Caught in the circle of trauma | Review of Booker-shortlisted ‘The Bee Sting’ by Paul Murray

Murray’s hefty family saga set in post-2008 Ireland explores the almost-tenderness between people as well as their inner demons

November 09, 2023 09:26 am | Updated 09:36 pm IST

In the book, the Barnes family is caught in an invisible mesh, unable, unwilling even, to find a way out.

In the book, the Barnes family is caught in an invisible mesh, unable, unwilling even, to find a way out. | Photo Credit: Getty Images/ iStock

I found I couldn’t read Paul Murray’s sprawling family saga The Bee Sting without returning over and again to a family constellation therapy workshop I participated in last summer. 

Family constellation therapy is premised on the belief that each of us belongs to a complicated family “system”, within which unresolved traumas and unprocessed emotions are picked up or passed on — and this shapes who we are, and our relationships with anyone beyond this “system”.

In the Booker Prize-shortlisted The Bee Sting, the Barnes family, in a small town in post-financial-crash Ireland, is caught in this invisible mesh, unable, unwilling even, to find a way out. They unravel as a family, and unravel again, and sometimes it takes all your resolve not to just close the book and look away. There are plenty of chances to do so too, given the novel lands at a hefty 645 pages but it’s testimony to Murray as a storyteller that you keep turning them to the end.

Author Paul Murray

Author Paul Murray | Photo Credit: thebookerprizes.com

What keeps the momentum going — though in a book this size there are noticeable slacks and sag — is the structure. We encounter the Barnes family in sections. The first given over to “Cass”, who is drinking her way through high school finals, then PJ, her younger brother, skewered between adolescence and adulthood, the unhappy mother, town beauty Imelda, and finally, the unhappier head of the family, Dickie, whose car workshop is on the verge of closing. Murray chooses to extend these narratives at the end of the book into alternating second person stories, which I was happy enough to encounter, but then he follows this with a final section written almost like a play, that spirals towards a dramatic finish — perhaps much too dramatic for my liking.

Secrets big and small

What I marvelled at though was the way in which we experience the life of each of these characters existing in vulnerability and (often comic) self-absorption. In Cass’s narrative, for instance, her brother PJ barely features in her life and on the pages. She’s much too focused on her best frenemy, the ethereal Elaine, devoting her time and energy to their endless shenanigans — crushing on a substitute English teacher, drinking, and messing around with boys, pausing only sometimes to wonder if this is truly who she is.

We learn of small secrets — the bee sting that ruined Imelda’s wedding day, the fact that she was once engaged to Dickie’s dead brother Frank, how Dickie was run over by a bus while a student at Trinity College, Dublin. And each of these secrets is masterfully revealed and laid bare in the parents’ narratives that we encounter later. PJ’s section is the briefest, and perhaps closest in tone and setting to Murray’s 2010 novel When Skippy Dies, and here we’re privy to the effects of a failing, unhappy marriage, crushed by financial ruin, the weight of class difference, and human cruelty.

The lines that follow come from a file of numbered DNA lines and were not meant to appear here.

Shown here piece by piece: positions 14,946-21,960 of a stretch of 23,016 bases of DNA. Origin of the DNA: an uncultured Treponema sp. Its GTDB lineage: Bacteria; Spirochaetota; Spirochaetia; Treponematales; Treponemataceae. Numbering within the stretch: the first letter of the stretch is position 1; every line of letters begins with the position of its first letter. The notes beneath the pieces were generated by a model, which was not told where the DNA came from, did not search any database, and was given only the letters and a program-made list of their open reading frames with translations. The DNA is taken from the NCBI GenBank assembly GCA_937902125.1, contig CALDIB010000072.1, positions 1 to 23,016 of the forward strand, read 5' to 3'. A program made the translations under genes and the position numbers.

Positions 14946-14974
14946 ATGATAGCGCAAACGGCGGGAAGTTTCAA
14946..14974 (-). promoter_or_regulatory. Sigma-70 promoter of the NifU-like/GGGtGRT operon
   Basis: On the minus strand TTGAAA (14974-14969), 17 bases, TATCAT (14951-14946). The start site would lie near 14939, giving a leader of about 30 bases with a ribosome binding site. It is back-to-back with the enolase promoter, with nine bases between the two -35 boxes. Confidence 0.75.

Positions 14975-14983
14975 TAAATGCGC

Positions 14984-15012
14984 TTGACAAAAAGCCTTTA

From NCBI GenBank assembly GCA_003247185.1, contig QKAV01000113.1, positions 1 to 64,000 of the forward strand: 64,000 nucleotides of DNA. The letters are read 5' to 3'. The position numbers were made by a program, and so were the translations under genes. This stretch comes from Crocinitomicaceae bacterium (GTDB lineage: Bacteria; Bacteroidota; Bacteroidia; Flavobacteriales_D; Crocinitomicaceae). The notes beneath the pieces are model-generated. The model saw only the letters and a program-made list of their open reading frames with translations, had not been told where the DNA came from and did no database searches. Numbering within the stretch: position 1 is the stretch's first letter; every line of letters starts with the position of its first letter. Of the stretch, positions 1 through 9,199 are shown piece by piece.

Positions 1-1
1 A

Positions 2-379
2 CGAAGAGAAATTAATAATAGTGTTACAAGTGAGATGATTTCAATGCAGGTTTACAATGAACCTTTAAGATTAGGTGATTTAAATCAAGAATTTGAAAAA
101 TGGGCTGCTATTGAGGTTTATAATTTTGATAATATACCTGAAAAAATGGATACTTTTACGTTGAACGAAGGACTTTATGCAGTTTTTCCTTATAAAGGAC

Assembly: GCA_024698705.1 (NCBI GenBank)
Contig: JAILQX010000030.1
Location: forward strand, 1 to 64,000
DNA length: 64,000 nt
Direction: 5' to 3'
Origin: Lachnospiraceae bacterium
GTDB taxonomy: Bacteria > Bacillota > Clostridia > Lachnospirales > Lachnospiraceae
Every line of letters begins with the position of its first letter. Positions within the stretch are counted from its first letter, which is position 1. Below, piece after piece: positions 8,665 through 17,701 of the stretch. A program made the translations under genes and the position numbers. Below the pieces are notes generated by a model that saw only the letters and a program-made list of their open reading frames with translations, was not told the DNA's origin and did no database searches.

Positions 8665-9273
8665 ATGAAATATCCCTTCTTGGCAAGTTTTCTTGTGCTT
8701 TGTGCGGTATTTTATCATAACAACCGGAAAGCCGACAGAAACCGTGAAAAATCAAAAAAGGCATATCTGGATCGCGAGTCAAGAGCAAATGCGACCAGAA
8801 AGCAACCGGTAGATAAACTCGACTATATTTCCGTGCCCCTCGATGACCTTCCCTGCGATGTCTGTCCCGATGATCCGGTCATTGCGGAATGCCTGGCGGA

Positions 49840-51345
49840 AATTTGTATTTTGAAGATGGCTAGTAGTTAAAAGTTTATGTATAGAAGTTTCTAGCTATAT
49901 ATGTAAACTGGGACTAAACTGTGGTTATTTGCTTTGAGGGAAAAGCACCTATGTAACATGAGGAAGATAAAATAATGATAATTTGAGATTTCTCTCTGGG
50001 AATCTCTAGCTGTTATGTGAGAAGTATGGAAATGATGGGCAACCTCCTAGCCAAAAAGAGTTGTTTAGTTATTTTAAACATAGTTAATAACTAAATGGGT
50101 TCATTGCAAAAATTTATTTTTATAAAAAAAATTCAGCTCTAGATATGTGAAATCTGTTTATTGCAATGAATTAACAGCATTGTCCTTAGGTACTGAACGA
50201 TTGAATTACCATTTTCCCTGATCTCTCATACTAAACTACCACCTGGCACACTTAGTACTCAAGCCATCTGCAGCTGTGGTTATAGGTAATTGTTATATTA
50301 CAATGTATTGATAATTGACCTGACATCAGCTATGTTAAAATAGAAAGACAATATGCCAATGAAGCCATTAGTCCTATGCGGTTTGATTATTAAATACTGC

PJ is a nervous child, a squirrel follower and forest explorer, struggling to make sense of the world — the one his parents inhabit and the larger living planet — but everything is falling apart. To me, the most heartbreaking detail was PJ not revealing that he’d outgrown his shoes, and wearing a pair that bloodied his feet. When Imelda takes him shopping later, in her narrative, she is crushed to discover this detail. It’s these moments, these descriptions, that linger — the almost-tenderness between people, the gradual hollowing out of a small town, the fleeting glimpse of a rare red squirrel in the forest. 

Dickie’s tragic story

Imelda’s narrative, told in breathless sentences sans full stops, reads as it’s meant to; an unending river of thoughts, unweighed, unscanned, revealing a poverty-stricken childhood bereft of all forms of nourishment — “What’s for breakfast Nothing What’s for dinner Nothing” — and later, a grief at losing Frank, too large and unwieldy to hold. 

As devastating, and surprising, is Dickie’s story, though I will strive to not reveal it here. I wasn’t quite convinced by his attempt at becoming a survivalist — one conversation with his daughter doesn’t feel like strong-enough motivation for a character to start building a bunker in the woods in preparation for the apocalypse — but what I was taken by were the revelations embedded in his story that render his situation that much more tragic. 

How little we may care for each other, the book tells us, even when we’re family. Evident so devastatingly in the way the lives of these characters touch deeply, lightly, each revolving only on their own axis, holding each other away from love, from light.

The Bee Sting
Paul Murray
Hamish Hamilton
₹899

The reviewer is the author of ‘Everything the Light Touches’ (2022).

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